There is the obvious creative release for me. The joy in simply taking an idea from infancy to completion. I hope to give with my art the joy of texture! Quilts are so wonderful, but I am enjoying taking quilting from the couch to the wall! As well, I have started to do more work reflecting the culture of my current home, Saudi Arabia. I think when I leave here it will be special to have these memories that I created while I lived here. 
I have noticed my need for creative release to be influencing other aspects of my life. Cooking is not a favorite thing for me, but suddenly I see making a salad as a pretty thing, plating food on a plate as an attractive arrangement. So, I do find that being creative daily keeps my mind engaged creatively to other areas of my life. 

LONE: Why do you think it is important for you to keep those art memories made in Saudi Arabia, when you go back to Canada?

AMIE: It is important for me to have art memories from here because it is here that I found my voice and my style. I have cocooned myself away and played and experimented for years and it has been a big part of my time spent here in Arabia, the start of my art journey!

LONE: What are your favourite materials? Do you create from wool? Do  you use local materials? 

AMIE: I am currently working with mostly cotton PFD fabric (prepared for dyeing). It has no finish on it that will interfere with dye or paint. I have to bring this is from Canada, as it is not available here. The only wool I use is the batting in my pieces, the middle layer, because I love the texture I get from using that particular batt. Any materials that I am using that I purchase here have been shipped in. The thread I use is from Italy and the paints are from the U.S. 

Amie Starchuk: Arabian Door III

LONE: I know that you also are a blogger Amie, and you show really interesting photos on your blog along side your words. Your blog post The Yellow Brick Road inspired me greatly. What you are saying is, how looking back at what you have done earlier in your life, shows you how you have improved your skills over time. This is a good point. I think it's good to remember where we started and also to keep practicing what we want to be better at.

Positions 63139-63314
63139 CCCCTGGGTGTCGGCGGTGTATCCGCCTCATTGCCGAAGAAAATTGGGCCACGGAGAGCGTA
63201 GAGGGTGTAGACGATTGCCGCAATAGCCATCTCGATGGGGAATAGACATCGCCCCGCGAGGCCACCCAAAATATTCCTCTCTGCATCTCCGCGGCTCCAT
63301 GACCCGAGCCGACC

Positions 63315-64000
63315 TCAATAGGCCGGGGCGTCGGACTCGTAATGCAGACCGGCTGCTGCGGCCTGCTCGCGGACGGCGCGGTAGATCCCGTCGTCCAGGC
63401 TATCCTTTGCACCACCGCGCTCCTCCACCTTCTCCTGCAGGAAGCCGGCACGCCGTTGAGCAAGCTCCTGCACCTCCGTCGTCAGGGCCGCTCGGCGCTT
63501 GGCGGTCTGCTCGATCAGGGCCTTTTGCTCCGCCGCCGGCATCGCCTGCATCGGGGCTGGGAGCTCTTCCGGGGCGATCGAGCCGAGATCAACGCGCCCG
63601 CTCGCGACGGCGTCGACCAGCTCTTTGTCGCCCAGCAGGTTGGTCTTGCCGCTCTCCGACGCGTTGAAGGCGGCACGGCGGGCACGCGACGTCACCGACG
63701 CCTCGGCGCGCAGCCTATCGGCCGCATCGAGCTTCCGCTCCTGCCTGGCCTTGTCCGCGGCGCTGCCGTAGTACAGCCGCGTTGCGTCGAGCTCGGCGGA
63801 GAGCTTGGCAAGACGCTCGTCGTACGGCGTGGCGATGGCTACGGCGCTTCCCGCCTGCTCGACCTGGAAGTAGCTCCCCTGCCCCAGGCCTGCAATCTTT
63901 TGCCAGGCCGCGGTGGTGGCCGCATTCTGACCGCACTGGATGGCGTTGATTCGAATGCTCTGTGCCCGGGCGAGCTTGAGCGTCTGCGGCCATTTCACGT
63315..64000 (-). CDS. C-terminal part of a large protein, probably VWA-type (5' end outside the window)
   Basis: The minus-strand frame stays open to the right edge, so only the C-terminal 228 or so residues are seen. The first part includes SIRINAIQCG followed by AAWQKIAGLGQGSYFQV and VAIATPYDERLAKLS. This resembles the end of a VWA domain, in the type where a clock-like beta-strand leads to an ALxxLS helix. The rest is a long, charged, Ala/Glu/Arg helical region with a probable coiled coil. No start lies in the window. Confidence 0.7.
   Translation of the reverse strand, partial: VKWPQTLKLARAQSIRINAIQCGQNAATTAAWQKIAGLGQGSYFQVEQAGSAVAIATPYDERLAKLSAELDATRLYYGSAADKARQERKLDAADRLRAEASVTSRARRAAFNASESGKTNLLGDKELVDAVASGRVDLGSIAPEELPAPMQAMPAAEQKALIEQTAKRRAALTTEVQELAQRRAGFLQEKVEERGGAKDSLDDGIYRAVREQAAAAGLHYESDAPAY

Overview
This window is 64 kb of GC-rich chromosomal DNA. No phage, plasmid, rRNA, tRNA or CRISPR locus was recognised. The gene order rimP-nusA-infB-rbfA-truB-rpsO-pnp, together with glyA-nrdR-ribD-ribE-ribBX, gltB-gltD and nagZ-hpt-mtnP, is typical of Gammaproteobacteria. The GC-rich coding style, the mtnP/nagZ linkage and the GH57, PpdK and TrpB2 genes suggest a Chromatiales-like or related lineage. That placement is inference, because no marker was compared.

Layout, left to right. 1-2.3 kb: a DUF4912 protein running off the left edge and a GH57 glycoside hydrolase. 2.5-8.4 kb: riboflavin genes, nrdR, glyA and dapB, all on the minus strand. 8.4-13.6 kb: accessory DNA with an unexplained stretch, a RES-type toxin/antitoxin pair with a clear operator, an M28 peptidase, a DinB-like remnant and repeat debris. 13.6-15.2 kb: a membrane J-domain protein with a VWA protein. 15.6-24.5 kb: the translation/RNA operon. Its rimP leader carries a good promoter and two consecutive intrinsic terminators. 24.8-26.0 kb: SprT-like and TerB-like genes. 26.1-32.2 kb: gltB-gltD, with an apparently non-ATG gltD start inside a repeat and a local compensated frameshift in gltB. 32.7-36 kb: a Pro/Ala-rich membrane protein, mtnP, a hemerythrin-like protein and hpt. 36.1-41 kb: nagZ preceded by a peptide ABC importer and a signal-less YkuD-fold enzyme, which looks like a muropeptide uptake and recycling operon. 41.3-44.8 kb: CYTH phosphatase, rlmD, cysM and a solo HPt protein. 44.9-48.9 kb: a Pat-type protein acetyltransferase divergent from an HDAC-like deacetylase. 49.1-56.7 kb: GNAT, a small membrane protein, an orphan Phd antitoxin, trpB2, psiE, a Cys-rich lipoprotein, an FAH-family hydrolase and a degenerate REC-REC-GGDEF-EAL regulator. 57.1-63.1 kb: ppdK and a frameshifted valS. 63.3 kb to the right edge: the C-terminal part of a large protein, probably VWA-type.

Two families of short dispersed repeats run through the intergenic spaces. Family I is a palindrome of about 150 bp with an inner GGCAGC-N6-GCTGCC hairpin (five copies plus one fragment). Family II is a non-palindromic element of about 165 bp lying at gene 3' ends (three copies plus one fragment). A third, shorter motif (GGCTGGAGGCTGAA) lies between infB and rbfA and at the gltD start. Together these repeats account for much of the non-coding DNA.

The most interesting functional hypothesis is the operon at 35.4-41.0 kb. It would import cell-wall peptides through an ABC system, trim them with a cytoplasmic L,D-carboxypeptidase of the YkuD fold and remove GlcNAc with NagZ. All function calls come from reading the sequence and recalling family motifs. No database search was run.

AMIE: Being an artist is hard work and it is personal work. We create from a place inside our soul and it leaves us very vulnerable when we put ourselves out there.


LONE: Apart from your textiles you also do photography, as mentioned earlier. I want to share a few of your images here alongside your art. They have that same texture and richness I find, as your quilts. It makes me look deeper. And it makes me see colours and textures I wouldn't normally see. And you capture that in both your quilts and your photography.

AMIE: Thank you for that!! I'm so attracted to texture, I'm glad that's obvious!

LONE: I know that you post your photos on Instagram. How has sharing your art become an important or perhaps not so important part of your work?

AMIE: I am really enjoying social media. I find inspiration from the work of other instagramers. I enjoy sharing my work and it has been a very positive experience for me. I have met many like minded people and artists on Instagram. :)

LONE: Amie, I just want to finish our beautiful time together here, by showing some of your most recent photographs from your trip to Antarctica! I am spellbound by these happy penguins, thank you so much for sharing them!

AMIEThank you so much, Lone!

Visit Amie Starchuk

Keep exploring. The artists that inspire Amie

Here are some of Amie's absolutes favorite artists and their websites. Handpicked just for you!

We hope you enjoyed the interview! If you have any questions 
for Amie or me please leave your comment below!

Thank You!